Orkney’s MSP, Liam McArthur, has vowed to continue the fight for improved land ambulance provision in Orkney, following discussions with Scottish Ambulance Service managers this week.
The discussions took place on the back of figures revealed to Mr McArthur last month by Health Minister, Joe Fitzpatrick which showed that, in the 12 months to December 2019 there were 168 occasions when emergency calls in Orkney were left waiting due to the ambulance being on another call. This led Orkney’s MSP to demand urgent steps be taken by SAS to increase local land ambulance capacity.
Following the meeting, Milne Weir, Scottish Ambulance Service Regional Director for the North, wrote to Mr McArthur setting out a number of steps being taken to address the problems that have been highlighted. As well as confirming an end to ‘on call’ working, Mr Weir indicated that recruitment to cover existing vacancies would take place along with the secondment of more experience personnel. It is hoped that this will allow a second ambulance to be operational during peak times on Fridays and Saturdays.
Looking further ahead, Mr Weir acknowledged the need for continued work by SAS in reviewing overall demand and capacity. He added that a case to fund additional ambulance posts in Orkney is also being developed, in recognition of the specific challenges faced in the islands.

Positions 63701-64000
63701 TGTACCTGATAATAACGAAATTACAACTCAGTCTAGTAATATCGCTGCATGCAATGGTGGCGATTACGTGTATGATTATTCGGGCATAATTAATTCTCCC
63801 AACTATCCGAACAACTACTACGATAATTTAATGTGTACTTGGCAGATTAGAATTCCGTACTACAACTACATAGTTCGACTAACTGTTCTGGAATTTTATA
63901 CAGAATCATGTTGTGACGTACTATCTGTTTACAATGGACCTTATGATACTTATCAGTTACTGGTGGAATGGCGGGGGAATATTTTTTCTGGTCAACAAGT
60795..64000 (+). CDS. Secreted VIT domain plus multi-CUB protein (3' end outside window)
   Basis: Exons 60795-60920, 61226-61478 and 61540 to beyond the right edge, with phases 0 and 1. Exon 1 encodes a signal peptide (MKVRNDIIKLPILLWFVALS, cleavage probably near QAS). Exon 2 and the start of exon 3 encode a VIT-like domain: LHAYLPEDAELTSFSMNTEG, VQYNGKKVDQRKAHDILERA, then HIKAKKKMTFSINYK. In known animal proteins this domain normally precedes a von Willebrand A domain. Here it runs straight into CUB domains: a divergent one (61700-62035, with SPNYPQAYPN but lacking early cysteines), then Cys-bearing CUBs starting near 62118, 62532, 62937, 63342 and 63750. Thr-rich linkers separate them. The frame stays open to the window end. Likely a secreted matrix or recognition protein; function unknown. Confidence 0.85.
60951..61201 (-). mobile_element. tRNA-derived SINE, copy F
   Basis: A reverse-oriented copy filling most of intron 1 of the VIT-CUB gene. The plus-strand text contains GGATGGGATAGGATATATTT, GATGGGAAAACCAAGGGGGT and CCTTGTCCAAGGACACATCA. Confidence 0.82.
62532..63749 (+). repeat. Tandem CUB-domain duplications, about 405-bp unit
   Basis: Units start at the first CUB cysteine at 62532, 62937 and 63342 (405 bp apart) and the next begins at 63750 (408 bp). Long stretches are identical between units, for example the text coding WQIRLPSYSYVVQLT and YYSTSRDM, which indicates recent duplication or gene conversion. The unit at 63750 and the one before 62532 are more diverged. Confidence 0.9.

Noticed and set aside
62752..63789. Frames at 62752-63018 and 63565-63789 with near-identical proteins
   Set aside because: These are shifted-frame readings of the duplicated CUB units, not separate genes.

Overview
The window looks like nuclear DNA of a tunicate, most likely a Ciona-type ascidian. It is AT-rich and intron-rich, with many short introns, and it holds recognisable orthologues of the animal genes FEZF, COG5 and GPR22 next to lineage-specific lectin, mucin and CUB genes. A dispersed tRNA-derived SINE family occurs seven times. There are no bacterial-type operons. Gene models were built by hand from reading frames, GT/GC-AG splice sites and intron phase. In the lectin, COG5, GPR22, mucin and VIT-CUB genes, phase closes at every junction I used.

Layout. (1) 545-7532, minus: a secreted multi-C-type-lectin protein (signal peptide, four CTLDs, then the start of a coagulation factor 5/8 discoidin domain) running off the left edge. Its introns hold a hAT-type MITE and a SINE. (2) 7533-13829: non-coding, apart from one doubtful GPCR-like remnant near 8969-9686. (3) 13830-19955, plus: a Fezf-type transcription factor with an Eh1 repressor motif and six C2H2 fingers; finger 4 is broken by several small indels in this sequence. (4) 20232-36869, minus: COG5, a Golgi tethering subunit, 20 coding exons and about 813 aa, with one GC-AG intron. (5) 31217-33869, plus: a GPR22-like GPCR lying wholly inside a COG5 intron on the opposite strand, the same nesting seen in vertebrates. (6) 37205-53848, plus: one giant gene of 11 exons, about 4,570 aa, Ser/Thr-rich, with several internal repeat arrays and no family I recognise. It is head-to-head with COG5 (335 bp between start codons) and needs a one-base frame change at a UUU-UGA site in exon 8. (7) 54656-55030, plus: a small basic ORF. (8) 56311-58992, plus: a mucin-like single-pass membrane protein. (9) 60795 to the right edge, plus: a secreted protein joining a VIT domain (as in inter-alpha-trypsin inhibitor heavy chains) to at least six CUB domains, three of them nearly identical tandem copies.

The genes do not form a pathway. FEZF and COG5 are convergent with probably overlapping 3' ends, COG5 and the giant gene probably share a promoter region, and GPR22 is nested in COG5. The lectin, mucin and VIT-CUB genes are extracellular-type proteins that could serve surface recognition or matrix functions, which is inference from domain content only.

Commenting on the latest developments, Mr McArthur said:
“The figures revealed last month by the Health Minister clearly show that land ambulance provision in Orkney is inadequate. While staff have been doing their level best to respond to demand, they have been put in an impossible position by the lack of resources available.
“I am encouraged that SAS managers recognise this and are taking steps to try to address the situation. Filling existing vacancies is an essential first step, of course, although any recruitment and training will inevitably take time. It is sensible, therefore, that SAS is also looking to second in more experienced staff to help, particularly in the short term.
“The decision to end ‘on call’ cover is also welcome as it has put existing staff under even more strain. While this may look like it stretches resources more thinly, in practice ending ‘on call’ will help make the service safer and recruitment and retention easier in future. That has to be a good thing.
Mr McArthur went on to add:
“While these initial moves are a step in the right direction, they will still leave the service in Orkney short in comparison to other parts of the country, including Shetland. Again, this was acknowledged by SAS, who insist they are continuing to assess demand and capacity across their operations.
“I understand that Orkney has been identified as a priority area and that the intention is to bring staffing levels more in line with those in Shetland. That is an objective I very much share and am determined to ensure is delivered by SAS and Scottish Ministers in the near future”.